Well, generally speaking, the cells in our bodies increase in size and then in number initially in response to growth under the supervision of certain chemicals in our bodies which are generated based on the genes we have. The interplay, by design,  puts a tight control on cell growth, multiplication and function. The control is so tight that should we get injured, the damaged tissues get repaired to almost exactly the way it was before structurally and sometimes functionally.

These chemicals, some of which are called hormones, shoot up in the body when they are needed and fall back to background levels when their tasks are done. And this regulation keeps things balanced.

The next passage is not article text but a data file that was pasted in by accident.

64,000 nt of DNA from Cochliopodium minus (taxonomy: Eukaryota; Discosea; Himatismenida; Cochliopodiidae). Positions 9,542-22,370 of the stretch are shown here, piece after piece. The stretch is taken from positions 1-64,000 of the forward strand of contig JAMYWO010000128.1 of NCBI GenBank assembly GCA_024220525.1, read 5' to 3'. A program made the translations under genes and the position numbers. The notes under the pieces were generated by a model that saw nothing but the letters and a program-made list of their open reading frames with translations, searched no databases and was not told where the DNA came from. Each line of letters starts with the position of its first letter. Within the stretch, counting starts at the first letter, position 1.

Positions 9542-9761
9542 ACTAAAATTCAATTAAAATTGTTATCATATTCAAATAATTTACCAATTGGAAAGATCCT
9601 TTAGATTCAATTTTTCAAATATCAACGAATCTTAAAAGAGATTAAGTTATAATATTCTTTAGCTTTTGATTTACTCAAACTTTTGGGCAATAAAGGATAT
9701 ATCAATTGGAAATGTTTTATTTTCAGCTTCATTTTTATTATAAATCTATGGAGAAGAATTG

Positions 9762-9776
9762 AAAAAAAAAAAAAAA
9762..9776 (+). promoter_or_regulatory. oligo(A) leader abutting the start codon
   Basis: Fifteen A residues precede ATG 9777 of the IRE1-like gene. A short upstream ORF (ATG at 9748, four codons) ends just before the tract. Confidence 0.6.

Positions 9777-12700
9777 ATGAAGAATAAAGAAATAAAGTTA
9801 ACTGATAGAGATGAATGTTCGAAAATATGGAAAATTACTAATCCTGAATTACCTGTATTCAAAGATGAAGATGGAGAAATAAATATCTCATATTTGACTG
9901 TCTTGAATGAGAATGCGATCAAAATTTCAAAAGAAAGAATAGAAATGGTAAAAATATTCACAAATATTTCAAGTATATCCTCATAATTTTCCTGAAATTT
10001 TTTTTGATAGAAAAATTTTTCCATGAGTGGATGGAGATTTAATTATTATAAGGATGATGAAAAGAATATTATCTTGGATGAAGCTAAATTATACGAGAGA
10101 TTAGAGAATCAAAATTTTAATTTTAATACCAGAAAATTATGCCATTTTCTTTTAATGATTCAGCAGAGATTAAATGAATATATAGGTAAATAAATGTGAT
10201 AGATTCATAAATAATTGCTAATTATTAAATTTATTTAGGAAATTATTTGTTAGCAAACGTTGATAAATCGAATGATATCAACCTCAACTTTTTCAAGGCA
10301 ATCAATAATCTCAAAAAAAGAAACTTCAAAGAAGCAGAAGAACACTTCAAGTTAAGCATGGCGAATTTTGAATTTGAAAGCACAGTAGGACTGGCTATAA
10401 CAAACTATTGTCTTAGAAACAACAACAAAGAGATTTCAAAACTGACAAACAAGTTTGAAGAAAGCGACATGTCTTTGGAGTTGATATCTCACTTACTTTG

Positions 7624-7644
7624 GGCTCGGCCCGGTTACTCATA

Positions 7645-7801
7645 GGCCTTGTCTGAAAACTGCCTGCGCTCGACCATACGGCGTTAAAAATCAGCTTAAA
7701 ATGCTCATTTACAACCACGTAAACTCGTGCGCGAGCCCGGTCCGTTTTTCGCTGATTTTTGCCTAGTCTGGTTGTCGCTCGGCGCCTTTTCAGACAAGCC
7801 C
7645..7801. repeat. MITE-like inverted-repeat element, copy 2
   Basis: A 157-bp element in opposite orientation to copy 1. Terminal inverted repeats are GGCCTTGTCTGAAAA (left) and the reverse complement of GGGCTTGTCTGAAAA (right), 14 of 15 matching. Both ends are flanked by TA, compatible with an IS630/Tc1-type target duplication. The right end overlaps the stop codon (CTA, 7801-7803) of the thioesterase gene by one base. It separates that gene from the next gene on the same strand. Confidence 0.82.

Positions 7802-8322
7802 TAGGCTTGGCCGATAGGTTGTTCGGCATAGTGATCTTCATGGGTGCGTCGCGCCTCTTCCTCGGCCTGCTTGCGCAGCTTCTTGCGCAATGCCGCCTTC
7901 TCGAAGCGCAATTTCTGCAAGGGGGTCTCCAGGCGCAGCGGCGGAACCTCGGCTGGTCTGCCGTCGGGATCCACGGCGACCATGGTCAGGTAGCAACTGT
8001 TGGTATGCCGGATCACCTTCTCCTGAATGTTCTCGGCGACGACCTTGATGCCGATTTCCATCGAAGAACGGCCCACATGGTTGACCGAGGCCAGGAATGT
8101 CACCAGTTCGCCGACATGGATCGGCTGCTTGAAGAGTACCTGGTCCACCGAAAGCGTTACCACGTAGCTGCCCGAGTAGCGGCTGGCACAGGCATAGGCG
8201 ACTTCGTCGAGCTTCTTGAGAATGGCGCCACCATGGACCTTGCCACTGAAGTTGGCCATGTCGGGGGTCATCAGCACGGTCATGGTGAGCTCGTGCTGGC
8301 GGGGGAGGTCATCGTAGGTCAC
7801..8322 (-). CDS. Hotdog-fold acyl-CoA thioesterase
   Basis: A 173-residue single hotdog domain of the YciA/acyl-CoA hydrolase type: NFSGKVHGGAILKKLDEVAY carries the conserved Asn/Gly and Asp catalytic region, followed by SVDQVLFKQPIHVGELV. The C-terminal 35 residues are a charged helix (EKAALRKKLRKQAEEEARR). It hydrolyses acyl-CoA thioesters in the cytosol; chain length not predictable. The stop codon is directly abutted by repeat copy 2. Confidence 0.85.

When this balance is disrupted, their is a loss of control and, as is typical in nature, something goes wrong. When the cell growth and multiplication and specialisation of function is out of control, the regulatory chemicals are either constantly high and keep stimulating growth unnecessarily, or reassign functions haphazardly.

Now, for normal growth to occur, there have to be three factors in place, viz, the potential for growth, the trigger, and the sustainer. Same with abnormal growth which is due to a loss of regulation. For this loss of regulatory function to occur, there have to be three factors in place. There has to be the potential for loss of control, there has to be a trigger and there has to be a sustainer of this loss of control.

We will consider each factor one after the other.

See part 1

Go to part 3


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